G3 Terminal Vancouver (G3) is a joint venture partnership between G3 Global Holdings and Western Stevedoring Company Limited (Western).

About G3 Global Holdings

G3 Global Holdings is a limited partnership established by Bunge Canada and SALIC Canada Limited. Bunge Canada is a vertically integrated food and feed ingredient company, supplying raw and processed agricultural commodities and specialized food ingredients to a wide range of customers in the animal feed, food processor, foodservice and bakery industries. SALIC Canada Limited is a wholly owned subsidiary of Saudi Agricultural and Livestock Investment Company (SALIC), a joint stock company based in Riyadh, Saudi Arabia. SALIC is building a global agribusiness by investing in greenfield and existing ventures.

About Western Stevedoring Company Limited

Western Stevedoring is a diversified stevedoring, terminal and logistics company with operations throughout British Columbia since 1948. Western is operator of Lynnterm East Gate and West Gate, located in North Vancouver, which specializes in handling forest products, steel and project cargoes. Western Stevedoring is a wholly owned subsidiary of Carrix Inc., headquartered in Seattle, Washington. Carrix is the parent company of SSA Marine and is the world’s largest privately held marine and rail terminal operator.

G3 is leveraging Western’s expertise and local knowledge, Bunge’s vast experience in facility construction and operation, and SALIC’s global relationships.




In the coming years, Canadian agricultural production is predicted to increase, at the same time as global demand for agri-products is also increasing, due in large part to global population growth and increasing wealth. Canada’s position as a top global agricultural producer with a stable and secure business environment makes our agribusiness sector an attractive location for investment in infrastructure development.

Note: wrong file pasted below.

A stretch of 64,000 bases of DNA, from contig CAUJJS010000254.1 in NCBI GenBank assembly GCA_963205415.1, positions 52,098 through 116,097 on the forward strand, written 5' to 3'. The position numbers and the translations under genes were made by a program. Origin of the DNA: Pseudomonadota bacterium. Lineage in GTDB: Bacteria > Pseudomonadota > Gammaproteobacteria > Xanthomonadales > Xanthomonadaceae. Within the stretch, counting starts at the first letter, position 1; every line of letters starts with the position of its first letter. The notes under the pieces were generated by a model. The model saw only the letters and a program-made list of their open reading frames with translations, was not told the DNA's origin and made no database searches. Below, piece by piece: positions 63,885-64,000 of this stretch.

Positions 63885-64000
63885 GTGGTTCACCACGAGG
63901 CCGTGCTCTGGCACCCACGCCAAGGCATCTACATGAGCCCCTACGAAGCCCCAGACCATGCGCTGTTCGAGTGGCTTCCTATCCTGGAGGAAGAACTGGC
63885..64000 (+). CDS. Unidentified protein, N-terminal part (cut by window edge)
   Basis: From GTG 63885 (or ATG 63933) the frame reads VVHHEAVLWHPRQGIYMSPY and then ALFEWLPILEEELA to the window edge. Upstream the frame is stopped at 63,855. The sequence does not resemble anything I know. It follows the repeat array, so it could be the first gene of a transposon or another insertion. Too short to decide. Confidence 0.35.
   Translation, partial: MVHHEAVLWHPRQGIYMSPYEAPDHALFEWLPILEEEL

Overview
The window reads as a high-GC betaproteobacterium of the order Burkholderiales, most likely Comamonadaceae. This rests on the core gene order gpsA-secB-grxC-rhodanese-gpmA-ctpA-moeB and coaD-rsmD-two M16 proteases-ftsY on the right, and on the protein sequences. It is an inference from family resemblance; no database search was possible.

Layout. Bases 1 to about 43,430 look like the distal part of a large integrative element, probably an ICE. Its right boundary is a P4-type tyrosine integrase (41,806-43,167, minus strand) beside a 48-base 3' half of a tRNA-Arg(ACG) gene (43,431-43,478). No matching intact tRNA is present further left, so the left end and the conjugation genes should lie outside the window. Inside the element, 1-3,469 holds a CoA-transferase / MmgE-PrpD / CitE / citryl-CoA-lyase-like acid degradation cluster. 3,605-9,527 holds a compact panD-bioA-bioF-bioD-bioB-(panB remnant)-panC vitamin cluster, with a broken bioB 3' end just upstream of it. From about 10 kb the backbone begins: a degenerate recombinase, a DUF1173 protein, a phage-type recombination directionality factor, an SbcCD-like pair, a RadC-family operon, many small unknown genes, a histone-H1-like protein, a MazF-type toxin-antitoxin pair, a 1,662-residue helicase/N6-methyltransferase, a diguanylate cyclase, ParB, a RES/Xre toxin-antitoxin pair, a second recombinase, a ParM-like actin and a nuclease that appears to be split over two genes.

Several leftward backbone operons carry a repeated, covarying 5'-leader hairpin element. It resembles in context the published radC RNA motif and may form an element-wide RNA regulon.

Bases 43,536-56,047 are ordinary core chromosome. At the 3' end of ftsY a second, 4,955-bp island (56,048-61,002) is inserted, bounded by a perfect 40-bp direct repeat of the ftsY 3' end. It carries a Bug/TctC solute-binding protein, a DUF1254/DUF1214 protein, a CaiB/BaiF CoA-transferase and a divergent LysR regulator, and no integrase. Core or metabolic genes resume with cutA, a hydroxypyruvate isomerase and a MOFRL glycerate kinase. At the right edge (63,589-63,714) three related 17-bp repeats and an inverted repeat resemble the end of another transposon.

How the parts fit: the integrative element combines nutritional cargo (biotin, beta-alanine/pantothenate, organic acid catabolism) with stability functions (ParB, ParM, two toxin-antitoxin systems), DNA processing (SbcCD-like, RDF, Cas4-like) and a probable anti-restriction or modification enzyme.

Canada’s grain and oilseed crops generate $23 billion in exports each year – almost ½ of Canada’s total food and agriculture exports – making them a major contributor to the Canadian economy. However, recent challenges have highlighted the fact that the industry’s current grain movement infrastructure is not sufficient to meet the need created by the increasing supply and demand for Canadian grain. Western Canadian farmers also have the longest average distance to port of any grain-exporting country, creating a natural challenge in getting their products to market at a competitive price. Modernizing infrastructure such as rail links and port facilities is necessary for Canadian producers to maintain competitive access.

G3 will also provide local benefits including 175 construction jobs, and 50-60 permanent jobs. Indirectly, G3 will help generate additional employment through its work with suppliers and other companies.

G3 intends to use local suppliers and labour whenever economically feasible. Recognizing the strong interconnectedness of industry, community and the environment in Nshutterstock_128410532orth Vancouver in particular, G3 intends to be a positive neighbour and community citizen.